GCC front-end (3): makefile

This post is part of a series about GCC internals and specifically about how-to create a new language front-end for GCC. For a list of related posts, please check this page.

As described in the last post, each language front-end has its own makefile or makefile fragment, named Make-lang.in (located in the front-end directory), which gets called by the main makefiles in the toplevel-build directory (build-x.y.z) and the gcc sub-directory (build-x.y.z/gcc). This post will only go through the major make targets and assumes a fundamental understanding of the make utility. As a reference for rest of this post, please check out the Make-lang.in file from the GCC front-end skeleton here.

As an entry point to the GCC makefile hierarchy, let’s consider which targets are called when building GCC and specifically a GCC front-end. Assuming a bootstrap build with the C++ front-end as an example, whenever you do a ‘make’ (which is basically ‘make all’) or a ‘make bootsrap’, the following targets get called. The targets which must be available in the language makefile are marked bold.

[Makefile in the toplevel build directory]
bootstrap
   -> stage3-bubble
     -> all-stage3
       -> all-stage3-gcc

The all-stage3-gcc target changes into the gcc directory and calls make all:

[Makefile in gcc subdirectory]
all
   -> all.internal
     -> native
       -> c++
     -> start.encap
       -> lang.start.encap
         -> c++.start.encap
     -> rest.encap
       -> lang.rest.encap
         -> c++.rest.encap

These three language targets are the main targets for building the compilation driver and the compiler. Other targets like for building the documentation are not discussed here, while the installation target will be discussed in the final section of this post. The following rules & common practices apply to these three targets:

  • c++ (or <lang>): This target is usually used to build the core compiler, e.g. cc1plus
  • c++.start.encap (or <lang>.start.encap): This target allows to include all those parts which don’t rely on a working gcc-driver version. Working gcc-driver version in this context just means a gcc-driver created by this build, because the gcc-driver (usually called xgcc before the installation) is also built by this target. Though, this target is usually used to build the compilation drivers, e.g. like g++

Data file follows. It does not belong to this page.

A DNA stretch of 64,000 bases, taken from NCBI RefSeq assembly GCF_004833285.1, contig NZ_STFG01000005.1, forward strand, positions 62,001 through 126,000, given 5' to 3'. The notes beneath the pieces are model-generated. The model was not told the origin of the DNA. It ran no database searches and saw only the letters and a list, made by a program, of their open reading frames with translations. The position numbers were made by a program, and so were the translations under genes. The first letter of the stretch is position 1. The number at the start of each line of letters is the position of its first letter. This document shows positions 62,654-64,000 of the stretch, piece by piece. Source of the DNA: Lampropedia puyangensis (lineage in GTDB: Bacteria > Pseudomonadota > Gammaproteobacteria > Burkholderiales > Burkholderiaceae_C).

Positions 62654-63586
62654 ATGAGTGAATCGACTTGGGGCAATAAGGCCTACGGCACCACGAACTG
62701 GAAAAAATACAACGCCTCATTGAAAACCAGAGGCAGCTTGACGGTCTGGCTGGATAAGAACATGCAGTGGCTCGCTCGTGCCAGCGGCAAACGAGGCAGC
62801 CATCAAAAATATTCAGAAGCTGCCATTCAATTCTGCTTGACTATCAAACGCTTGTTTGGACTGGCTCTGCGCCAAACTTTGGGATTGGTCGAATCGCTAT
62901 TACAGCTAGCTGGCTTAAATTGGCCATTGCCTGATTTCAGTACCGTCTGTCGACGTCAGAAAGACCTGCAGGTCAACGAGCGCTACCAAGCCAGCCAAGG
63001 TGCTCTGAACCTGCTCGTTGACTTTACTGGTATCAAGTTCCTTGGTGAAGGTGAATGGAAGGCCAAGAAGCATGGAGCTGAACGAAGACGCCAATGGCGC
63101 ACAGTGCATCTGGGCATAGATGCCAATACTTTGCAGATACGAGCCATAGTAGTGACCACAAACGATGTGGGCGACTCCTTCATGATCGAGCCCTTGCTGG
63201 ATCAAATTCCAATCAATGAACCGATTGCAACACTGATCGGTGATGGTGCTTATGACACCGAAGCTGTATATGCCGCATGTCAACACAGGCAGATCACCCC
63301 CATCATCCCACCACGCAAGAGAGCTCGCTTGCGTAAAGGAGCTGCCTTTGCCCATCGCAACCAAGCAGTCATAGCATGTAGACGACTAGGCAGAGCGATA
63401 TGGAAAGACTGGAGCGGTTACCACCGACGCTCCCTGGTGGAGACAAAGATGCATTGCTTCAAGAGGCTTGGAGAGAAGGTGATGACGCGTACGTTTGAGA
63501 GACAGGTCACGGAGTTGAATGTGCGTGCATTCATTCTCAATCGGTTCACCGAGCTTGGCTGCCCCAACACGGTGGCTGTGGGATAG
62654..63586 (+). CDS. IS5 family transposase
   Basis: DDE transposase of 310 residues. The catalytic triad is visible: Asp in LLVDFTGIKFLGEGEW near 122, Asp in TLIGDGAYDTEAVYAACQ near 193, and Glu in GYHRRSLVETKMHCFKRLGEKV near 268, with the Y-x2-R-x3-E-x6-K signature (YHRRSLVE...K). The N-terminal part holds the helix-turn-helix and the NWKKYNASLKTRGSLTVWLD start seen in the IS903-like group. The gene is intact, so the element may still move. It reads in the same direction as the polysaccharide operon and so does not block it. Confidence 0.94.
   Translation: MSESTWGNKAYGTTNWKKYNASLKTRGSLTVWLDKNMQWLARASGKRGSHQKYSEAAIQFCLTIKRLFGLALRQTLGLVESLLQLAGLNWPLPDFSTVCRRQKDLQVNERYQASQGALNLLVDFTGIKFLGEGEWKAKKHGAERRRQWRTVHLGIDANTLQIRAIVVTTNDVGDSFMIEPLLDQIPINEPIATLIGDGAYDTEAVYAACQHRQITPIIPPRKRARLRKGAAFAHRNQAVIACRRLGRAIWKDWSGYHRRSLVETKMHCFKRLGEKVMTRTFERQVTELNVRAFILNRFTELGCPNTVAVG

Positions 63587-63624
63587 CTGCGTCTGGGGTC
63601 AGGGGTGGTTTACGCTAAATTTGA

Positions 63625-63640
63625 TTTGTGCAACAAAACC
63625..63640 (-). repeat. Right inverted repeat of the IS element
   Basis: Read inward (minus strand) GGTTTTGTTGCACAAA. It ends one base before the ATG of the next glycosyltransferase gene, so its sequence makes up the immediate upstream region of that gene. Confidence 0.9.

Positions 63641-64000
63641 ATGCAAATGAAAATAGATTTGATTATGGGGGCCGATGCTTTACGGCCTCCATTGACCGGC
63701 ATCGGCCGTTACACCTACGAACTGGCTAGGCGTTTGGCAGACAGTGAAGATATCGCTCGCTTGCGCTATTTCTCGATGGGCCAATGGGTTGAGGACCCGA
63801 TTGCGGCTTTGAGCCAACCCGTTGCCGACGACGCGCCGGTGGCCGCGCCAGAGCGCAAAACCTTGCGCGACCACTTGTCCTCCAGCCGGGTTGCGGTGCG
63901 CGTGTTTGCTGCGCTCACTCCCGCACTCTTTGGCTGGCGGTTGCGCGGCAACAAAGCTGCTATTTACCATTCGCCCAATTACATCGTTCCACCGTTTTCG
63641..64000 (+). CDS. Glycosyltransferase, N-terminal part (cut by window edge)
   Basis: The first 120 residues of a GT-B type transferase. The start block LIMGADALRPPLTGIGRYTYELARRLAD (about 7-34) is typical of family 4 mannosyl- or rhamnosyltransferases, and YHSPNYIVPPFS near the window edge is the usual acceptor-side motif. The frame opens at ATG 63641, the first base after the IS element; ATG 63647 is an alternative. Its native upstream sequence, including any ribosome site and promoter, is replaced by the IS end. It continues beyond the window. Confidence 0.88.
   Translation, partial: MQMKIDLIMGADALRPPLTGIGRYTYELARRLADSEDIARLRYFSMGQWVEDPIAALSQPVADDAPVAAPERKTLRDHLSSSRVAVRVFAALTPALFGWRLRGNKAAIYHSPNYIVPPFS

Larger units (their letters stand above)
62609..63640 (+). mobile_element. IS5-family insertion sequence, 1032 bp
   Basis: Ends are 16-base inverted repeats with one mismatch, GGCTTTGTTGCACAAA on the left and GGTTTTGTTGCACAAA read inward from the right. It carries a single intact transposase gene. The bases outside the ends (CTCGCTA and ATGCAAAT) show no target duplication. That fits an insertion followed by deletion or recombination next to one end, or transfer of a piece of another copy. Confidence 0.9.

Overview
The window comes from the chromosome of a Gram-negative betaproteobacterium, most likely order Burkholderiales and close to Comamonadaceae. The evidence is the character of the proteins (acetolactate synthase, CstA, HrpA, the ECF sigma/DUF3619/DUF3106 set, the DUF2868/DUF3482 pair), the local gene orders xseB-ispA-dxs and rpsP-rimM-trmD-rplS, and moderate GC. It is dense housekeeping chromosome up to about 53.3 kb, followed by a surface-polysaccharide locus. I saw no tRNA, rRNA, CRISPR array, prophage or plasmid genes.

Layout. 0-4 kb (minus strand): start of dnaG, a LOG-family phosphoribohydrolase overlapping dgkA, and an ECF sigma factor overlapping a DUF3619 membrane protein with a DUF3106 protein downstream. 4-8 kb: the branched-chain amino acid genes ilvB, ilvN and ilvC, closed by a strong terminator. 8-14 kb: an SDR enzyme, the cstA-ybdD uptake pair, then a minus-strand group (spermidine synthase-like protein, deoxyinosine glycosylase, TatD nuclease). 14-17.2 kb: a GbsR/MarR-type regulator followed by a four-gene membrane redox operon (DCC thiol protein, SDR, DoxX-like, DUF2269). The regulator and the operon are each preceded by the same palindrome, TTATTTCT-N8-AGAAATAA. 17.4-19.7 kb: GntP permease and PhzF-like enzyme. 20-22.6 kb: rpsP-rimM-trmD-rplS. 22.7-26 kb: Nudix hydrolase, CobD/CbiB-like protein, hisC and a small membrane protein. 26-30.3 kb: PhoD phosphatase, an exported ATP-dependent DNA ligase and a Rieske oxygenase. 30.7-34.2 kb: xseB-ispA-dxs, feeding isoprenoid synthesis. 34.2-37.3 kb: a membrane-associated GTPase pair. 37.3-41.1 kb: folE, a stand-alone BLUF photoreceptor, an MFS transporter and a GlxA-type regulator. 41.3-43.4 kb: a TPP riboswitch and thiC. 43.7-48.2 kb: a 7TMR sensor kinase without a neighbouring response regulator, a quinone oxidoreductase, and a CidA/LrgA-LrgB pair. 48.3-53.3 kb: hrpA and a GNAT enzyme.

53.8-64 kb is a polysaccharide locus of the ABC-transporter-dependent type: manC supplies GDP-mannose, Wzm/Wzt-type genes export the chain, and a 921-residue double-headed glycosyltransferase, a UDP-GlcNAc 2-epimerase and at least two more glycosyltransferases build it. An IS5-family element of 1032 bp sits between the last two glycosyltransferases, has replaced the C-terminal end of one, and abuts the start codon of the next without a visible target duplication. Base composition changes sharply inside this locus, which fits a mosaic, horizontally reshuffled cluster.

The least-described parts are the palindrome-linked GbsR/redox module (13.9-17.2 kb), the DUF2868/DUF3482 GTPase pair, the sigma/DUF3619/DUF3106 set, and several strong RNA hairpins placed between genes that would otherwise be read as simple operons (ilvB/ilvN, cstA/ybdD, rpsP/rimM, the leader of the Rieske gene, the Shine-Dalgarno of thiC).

• c++.rest.encap (or <lang>.rest.encap): This target finally allows to include all those parts which rely on a working gcc-driver version, so if your front-end requires any parts to be built by the newly created gcc (not the host gcc generally used for the build), put those targets here. I checked several GCC front-ends and none of these use this target.

Next, I’ll go through a sample make command to explain and show how to include dependent libraries or how to get the GCC backend integrated into your compiler:

So, the GCC infrastructure provides a lot of variables to simplify the dependency notation and the build commands. Because there are so many variables defined by the infrastructure, I won’t list them here, except the variable BACKEND. The BACKEND variable lists all the object files provided by the GCC infrastructure to connect your front-end to the middle-end and back-end of GCC.
For a reference of the mainly used variables, please check the makefile of the front-end skeleton and the makefiles of GCC-integrated front-ends (e.g. c++, java, fortran, etc.). If you would like to know which variable has what specific value, I could just recommend to grep the makefile in the gcc subdirectory.

Front-end installation

For the installation of the front-end executables, the language front-end needs to define a separate installation target, named <lang>.install-common:

When running through the above makefile extract, you will notice that the installation target only installs the compilation driver and not the compiler. The compiler gets automatically installed by the GCC makefile. If you are interested in the details, the compiler gets installed by the target install-common of the gcc makefile. While the compilation driver is installed in the {prefix}/bin directory, the compiler is put into the {prefix}/libexec/gcc/<target_noncanoncial>/<version> directory. As a note, {prefix} is the directory specified for the –prefix option of the configure script, <target_noncanoncial> is a string like x86_64-unknown-linux-gnu (YMMV) and the <version> usually has a form like x.y.z.